After years of attacking Tomar in public meetings and other fora, Scindia is bound to feel uncomfortable in supporting his Bills now.
And that isn’t the end of the story. Scindia’s move to the BJP from the Congress has led to a 28-seat hole in the Madhya Pradesh
Assembly. The date for the bypolls will be announced on September 29.
Winning these elections is going to be crucial for the stability of the Shivraj Singh Chouhan-led BJP government in Madhya Pradesh.
Most of these bypolls are in the Gwalior-Guna-Morena region — for which Scindia will have to work with Tomar.
There’s no escaping Narendra Singh Tomar.
But who is this man?
An MP cadre IAS officer said: “Tomar doesn’t stray in areas that could land him in any kind of controversy”. The three farm Bills are probably the most contentious public policy issues he has ever faced in his political career.
“He’s a consensus man,” said an officer who has worked with Tomar. “He is never rude to officers and is always sober. But he’s not very open to new ideas. His approach is: ‘If it ain't broke, why fix it?’”
One reason for this may be that Tomar is more comfortable in state politics
than at the Centre. But even in the state, he has rarely gone beyond his own area of eastern Madhya Pradesh.
This region could do with some advocacy. It is largely underdeveloped and has a substantial tribal population, and while Bhopal and Indore have seen urbanisation, eastern MP remains neglected even on agricultural indices. The region has slid further after the Congress went out of power – at least under Arjun Singh (who belonged to Rewa-Zidhi, a part of this region), there was someone to speak for the area and its neglect. But that was many decades ago. The BJP has never thrown up a major leader from this area after Vijayaraje Scindia.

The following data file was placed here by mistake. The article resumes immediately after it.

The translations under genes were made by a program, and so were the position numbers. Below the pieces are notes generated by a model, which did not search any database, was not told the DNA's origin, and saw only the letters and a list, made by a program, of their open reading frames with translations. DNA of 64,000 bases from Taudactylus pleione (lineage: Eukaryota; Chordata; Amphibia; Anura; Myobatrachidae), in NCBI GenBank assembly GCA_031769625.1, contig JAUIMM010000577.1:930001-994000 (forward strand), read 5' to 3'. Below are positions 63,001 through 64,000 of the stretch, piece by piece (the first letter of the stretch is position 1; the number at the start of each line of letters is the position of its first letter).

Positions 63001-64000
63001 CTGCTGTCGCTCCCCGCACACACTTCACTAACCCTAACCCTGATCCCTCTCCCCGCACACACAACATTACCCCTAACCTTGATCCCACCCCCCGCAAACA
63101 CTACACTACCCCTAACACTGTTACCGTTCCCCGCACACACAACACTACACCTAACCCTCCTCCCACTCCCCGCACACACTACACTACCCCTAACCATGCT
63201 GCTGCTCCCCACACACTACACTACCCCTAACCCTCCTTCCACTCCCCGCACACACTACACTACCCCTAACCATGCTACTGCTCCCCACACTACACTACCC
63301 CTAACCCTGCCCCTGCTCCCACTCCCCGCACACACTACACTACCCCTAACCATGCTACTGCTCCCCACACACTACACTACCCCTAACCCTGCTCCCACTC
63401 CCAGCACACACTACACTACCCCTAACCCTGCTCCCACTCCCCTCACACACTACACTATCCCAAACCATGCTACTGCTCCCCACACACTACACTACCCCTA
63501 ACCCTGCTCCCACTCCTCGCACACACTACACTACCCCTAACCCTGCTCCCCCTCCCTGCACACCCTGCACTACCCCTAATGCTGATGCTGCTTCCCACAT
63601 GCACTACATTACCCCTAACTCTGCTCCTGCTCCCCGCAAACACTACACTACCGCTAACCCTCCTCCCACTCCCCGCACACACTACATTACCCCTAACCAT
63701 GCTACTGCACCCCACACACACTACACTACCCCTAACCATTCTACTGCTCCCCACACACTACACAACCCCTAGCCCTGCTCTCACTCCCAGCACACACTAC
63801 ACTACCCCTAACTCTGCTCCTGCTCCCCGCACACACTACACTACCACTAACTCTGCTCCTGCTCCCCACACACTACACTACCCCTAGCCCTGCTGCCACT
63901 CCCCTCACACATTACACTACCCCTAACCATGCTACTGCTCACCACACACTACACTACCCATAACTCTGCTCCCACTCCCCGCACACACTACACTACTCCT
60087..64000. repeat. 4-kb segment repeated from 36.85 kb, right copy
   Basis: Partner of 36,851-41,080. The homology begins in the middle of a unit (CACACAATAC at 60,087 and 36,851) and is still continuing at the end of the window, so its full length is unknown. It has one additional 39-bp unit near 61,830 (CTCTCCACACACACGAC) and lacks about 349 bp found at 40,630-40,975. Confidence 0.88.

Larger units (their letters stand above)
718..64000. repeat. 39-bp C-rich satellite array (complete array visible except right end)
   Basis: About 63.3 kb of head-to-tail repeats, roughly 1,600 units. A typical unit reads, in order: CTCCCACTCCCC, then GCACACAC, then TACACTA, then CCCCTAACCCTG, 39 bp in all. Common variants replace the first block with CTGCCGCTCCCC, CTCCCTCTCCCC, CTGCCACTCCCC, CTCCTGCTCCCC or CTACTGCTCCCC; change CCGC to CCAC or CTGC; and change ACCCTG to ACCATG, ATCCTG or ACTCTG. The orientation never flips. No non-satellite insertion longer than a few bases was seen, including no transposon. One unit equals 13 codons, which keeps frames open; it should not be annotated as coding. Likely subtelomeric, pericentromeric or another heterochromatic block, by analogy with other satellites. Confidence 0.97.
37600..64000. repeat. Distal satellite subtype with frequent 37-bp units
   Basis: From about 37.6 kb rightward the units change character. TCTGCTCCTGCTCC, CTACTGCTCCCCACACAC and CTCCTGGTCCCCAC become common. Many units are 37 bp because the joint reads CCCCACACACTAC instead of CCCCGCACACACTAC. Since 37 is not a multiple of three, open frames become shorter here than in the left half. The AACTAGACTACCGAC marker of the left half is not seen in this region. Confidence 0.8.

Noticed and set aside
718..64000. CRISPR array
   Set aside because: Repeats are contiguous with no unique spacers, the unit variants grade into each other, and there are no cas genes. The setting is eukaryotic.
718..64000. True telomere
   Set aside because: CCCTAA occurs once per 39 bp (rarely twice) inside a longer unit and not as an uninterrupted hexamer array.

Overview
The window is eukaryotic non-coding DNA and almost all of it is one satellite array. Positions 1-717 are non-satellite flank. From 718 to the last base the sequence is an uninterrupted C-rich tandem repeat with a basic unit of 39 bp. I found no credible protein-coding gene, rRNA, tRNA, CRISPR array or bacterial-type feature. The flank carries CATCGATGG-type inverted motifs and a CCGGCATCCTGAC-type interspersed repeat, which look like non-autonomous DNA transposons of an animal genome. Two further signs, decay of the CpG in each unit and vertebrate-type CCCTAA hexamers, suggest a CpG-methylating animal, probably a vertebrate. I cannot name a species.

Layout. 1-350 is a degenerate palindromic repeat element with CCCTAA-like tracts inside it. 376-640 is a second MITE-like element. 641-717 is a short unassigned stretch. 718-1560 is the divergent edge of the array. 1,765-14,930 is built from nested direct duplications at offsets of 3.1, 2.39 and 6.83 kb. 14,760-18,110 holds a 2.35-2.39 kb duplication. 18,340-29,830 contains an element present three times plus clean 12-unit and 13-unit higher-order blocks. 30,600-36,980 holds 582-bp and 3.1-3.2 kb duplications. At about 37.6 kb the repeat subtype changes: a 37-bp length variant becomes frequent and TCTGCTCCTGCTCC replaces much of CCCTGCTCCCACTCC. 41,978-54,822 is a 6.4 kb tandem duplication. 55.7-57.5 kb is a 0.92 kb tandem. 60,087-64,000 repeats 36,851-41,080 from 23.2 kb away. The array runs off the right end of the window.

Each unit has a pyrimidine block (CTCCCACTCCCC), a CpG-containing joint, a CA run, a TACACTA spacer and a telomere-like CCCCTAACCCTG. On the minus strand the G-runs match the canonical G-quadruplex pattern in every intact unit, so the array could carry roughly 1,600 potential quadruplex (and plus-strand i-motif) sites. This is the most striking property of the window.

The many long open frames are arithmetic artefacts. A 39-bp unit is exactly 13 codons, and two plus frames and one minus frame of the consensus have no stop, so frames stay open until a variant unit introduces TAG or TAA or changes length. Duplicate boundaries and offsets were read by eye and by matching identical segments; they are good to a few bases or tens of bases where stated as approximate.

Tomar has contributed little to the regional disparity debate. He began life as a youth leader of the BJP in the 1980s, heading the local unit of the party's youth wing from 1980 to 1984. He was involved in local corporation politics
and entered the Assembly for the first time in 1998. He became a minister in the state government in 2003 and served until 2007 when he was made chief of the Madhya Pradesh unit of the BJP. Under his leadership as, the party won two Assembly elections in a row, testifying to the fact that he was much more successful as an organisational backroom boy than the visible face of the party. Many see him as a politician cast in the vision of Chouhan: Never letting his ego come in the way of his work.
In 2014, Tomar won the Lok Sabha election, and rather to everyone’s surprise (including possibly, himself), he was made a Cabinet minister, with several portfolios including mines, steel, labour and employment, and rural development and panchayati raj. In 2019, when the party advised him to shift to Morena because his victory from Gwalior was uncertain, he complied. When he was made farm minister, most people thought there would be no ripples here. They were right – until recently.
“He is not a communicative person. Maybe this is a reason the agri-reform Bills have generated so much heat. What could save the situation is his strong belief in consensus as a way of taking decisions,” said an officer. But in going to Punjab and Haryana and meeting farmers, he will need a nudge.
However, it is MP politics
which is going to preoccupy Tomar in the days to come as he and his former adversary will have to sink their differences before a common enemy — Kamal Nath, who is campaigning aggressively in the region. Tomar may need to take off his minister’s hat for the moment which means the firefighting on the farm Bills fallout will have to be done by someone other than the agriculture minister.